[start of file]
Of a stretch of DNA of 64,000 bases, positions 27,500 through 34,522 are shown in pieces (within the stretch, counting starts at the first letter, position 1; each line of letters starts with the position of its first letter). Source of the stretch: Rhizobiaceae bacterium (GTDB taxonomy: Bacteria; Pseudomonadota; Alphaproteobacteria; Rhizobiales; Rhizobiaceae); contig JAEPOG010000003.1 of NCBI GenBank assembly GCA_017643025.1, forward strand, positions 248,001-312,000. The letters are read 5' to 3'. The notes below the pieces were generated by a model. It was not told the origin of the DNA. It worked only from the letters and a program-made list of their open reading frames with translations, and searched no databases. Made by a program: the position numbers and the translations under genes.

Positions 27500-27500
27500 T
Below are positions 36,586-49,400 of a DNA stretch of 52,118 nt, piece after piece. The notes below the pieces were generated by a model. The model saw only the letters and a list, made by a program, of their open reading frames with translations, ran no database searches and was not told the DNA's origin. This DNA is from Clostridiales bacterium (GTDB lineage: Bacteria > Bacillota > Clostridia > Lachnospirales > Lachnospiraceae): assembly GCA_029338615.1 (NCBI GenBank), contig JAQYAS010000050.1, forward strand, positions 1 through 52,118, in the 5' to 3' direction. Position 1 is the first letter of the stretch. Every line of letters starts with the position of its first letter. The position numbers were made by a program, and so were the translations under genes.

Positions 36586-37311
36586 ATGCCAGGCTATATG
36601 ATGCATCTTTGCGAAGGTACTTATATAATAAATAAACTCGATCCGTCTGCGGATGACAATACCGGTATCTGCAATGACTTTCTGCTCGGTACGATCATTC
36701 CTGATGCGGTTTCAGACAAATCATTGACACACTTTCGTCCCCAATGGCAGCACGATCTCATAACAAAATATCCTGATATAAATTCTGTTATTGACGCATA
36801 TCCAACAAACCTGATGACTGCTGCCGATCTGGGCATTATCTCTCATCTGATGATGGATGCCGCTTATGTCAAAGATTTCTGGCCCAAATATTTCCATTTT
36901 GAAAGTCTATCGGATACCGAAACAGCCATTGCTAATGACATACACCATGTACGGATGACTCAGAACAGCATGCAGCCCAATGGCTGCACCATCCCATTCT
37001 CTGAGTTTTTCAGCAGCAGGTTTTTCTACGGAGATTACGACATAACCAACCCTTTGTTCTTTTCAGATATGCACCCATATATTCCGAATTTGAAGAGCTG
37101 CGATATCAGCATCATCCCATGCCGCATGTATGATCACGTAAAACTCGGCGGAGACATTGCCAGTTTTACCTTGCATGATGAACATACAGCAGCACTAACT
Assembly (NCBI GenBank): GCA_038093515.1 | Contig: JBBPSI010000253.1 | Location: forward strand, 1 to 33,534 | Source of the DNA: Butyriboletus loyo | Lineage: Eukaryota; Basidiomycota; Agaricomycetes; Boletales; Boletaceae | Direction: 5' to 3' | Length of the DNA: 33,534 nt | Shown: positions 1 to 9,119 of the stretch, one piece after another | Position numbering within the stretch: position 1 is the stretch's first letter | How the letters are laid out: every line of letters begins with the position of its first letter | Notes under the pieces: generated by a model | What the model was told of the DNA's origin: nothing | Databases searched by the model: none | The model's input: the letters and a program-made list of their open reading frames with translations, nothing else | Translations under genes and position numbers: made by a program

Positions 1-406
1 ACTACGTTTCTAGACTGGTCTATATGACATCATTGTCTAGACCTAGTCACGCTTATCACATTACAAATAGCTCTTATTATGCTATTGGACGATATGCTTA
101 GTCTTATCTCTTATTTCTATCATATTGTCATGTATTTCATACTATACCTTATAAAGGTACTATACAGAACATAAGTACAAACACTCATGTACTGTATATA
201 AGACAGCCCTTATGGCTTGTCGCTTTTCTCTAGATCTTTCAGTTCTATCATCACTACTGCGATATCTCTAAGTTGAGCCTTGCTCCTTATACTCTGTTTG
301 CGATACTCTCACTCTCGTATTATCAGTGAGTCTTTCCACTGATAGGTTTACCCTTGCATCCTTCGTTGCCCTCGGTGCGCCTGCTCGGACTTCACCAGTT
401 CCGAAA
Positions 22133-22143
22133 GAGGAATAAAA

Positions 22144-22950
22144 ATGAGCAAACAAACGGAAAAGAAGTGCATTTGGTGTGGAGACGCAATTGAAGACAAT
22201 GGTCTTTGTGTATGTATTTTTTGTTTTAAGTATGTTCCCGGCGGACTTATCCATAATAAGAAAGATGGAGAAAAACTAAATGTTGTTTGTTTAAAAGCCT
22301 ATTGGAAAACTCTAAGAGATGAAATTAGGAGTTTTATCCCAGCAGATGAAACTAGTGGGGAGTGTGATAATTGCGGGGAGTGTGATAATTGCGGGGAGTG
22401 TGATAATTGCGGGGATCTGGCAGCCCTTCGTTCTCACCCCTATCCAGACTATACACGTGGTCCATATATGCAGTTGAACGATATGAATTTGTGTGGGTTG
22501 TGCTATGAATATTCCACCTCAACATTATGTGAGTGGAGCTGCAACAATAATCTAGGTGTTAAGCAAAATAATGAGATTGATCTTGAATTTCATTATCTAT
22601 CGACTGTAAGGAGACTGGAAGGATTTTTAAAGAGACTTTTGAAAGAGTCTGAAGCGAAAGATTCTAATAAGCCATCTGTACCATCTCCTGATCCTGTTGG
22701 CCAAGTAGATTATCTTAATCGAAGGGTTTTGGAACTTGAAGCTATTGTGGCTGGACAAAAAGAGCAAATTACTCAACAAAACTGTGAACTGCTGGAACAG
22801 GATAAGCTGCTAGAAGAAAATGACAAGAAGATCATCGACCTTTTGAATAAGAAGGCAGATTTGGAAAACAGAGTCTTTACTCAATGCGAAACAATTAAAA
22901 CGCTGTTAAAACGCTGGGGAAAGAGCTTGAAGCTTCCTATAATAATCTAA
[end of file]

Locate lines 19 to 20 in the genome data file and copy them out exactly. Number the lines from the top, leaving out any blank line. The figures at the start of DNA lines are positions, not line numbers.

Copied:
401 CCGAAA
Positions 22133-22143